Why brands should think like place-makers

Invest with clear intentions and engage the community at every step

As brands fight for attention, relevance and creative cut-through online, ‘place’ can be a powerful domain for making meaningful and lasting relationships with audiences. Defined by urbanists and anthropologists as ‘space with meaning’, place has been a powerful part of every culture throughout history. It’s where public life is played out. A place can vary in size but it’s always experienced at a human scale, smaller than a city and embedded within a neighbourhood.

‘Place-making’ is the discipline of creating and shaping places. It involves the design of spaces, often within the built environment, to create meaningful experiences for the people who inhabit and use them. It encompasses everything from facilitating citizen assemblies, choreographing sensory elements, naming, signposting through to cultural programming. Good place-making can take new developments and ensure they have soul and character, or it can revive old corners and inject vibrancy and attract diverse place users. Think of New York City’s High Line — an iconic place project that’s inspired many.

The High Line, in New York

The site was dead space in an incredibly dense city. Beyond the creation of the park infrastructure itself, the public programming, the intuitive mapping of different kinds of use-cases and journeys, and the attention to atmosphere and safety have made it an iconic place in this global city. The High Line has massively benefited businesses in the area, but the place itself is so successful because it was designed as a public space experience first.  We can see parallels for brands in this — concentrate on creating value in culture and other kinds of returns will come.

Investment in cities and urban development is skyrocketing. With critical factors including population growth, the housing crisis, and climate change driving the need for sustainable urban infrastructure, private and public investors are increasingly collaborating to shape the future of cities and suburbs. Brands will play a role in shaping these futures. But brands can easily become negative symbols of change in places. Their presence can signal gentrification, bland globalism or even economic downturn. But culturally savvy brands have a unique opportunity to participate positively, by injecting agility and creative vision into the process of shaping neighbourhoods and connecting physical space with the wider cultural and creative landscape. Thinking like a place-maker can help brands ensure their presence in a neighbourhood is a force for good.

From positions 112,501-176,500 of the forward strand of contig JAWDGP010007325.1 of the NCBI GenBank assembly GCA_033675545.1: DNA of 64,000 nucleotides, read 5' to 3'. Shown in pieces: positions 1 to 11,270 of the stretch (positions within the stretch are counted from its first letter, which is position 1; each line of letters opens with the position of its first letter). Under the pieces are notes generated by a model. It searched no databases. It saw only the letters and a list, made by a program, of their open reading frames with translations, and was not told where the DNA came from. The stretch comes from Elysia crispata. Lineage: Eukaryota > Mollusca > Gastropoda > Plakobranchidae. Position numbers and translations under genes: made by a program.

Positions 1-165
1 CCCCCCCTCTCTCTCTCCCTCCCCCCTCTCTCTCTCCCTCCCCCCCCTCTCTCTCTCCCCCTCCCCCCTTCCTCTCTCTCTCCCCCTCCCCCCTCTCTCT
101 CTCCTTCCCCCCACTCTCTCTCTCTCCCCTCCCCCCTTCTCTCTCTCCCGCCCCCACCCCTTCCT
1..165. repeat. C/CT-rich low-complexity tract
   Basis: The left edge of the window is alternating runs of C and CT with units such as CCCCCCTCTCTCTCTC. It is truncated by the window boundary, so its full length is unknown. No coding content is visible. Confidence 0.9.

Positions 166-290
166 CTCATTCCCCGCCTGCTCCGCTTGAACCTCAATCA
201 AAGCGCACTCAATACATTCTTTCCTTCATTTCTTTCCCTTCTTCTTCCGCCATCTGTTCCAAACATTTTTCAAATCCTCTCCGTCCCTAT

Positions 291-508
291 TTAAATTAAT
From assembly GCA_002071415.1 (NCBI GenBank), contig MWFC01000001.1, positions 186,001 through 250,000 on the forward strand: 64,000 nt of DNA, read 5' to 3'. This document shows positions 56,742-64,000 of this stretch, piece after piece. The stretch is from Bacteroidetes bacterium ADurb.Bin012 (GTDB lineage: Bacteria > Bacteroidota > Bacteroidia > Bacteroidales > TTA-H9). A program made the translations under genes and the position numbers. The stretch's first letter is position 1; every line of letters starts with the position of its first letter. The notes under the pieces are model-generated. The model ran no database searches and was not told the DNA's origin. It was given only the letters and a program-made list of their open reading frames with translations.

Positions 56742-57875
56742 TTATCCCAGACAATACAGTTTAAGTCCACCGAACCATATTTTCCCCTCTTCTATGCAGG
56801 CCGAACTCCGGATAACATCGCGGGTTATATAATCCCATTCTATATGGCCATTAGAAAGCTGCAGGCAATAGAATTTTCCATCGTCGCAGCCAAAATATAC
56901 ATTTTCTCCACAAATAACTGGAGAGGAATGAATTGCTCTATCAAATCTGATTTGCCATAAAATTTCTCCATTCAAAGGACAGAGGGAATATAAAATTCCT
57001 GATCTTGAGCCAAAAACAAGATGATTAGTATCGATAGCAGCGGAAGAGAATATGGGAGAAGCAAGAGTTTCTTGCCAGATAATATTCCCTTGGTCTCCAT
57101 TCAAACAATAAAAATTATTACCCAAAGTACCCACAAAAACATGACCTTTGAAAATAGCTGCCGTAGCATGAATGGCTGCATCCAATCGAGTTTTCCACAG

So why should brands care about Place?

Authentic narratives

Thinking local is no longer separate from a global strategy mindset. Many culturally savvy brands have already embraced city-based and hyper-local strategies as a way to inject authenticity. Travel brands like AirBnB, Hotel Indigo or user-curated app Amigo are adopting hyper-local approaches to cater to younger travellers seeking authentic ‘vibes’ rather than bucket list itineraries. Fashion brands are leveraging local partnerships to create deeper affiliations. For instance Louis Vuitton hosted a month-long residency in Fotografiska Shanghai with programming celebrating Shanghai culture generating notable attention from Chinese youth who connected with the local talent, trends and heritage. 

Louis Vuitton pop-up space celebrating the culture of Shanghai

And brick-and-mortar retail experiences are using a sense of place to enhance brand storytelling. For instance Aesop’s boutiques whose interiors are designed to integrate into place and local material supply chains, or Alo Yoga’s stores, which function as community studios. We see this in media, too, with shows like The White Lotus immersing viewers in a strong sense of place and influencing travel trends, or how The Bear’s loving depiction of Chicago’s food scene has inspired many a TikTok recipe. World-building video games continue to grow, with audiences of all ages and genders — the attraction of creating, exploring and inhabiting a virtual place is compelling. Key to ‘authenticity’ is specificity — place helps add that dimension of cultural specificity which might explain the appeal of narratives with a strong ‘sense of place’. A place is anchored in a particular landscape and community, even as it morphs and evolves.  

Niche community centres

Niche communities are increasingly defining the shape of popular culture and brand relevance, and often there is a place-based component to them. Much in the same way that heritage brands leverage mythologies of origin (Italian Campari, Californian Apple, French Chanel), today’s niche communities and brands have new forms of place-attachment which anchors their narrative and aesthetic. The boom in physical book and record sales has been accompanied by thriving stores, cafes and event spaces that deepen this connection to material culture and indie sensibilities. They’re tapping into the romance of being in-place with other fans and aficionados. In turn, these local places contribute to the ‘brand’ power of their neighbourhoods and cities — attracting visitors and new residents (for better or worse!).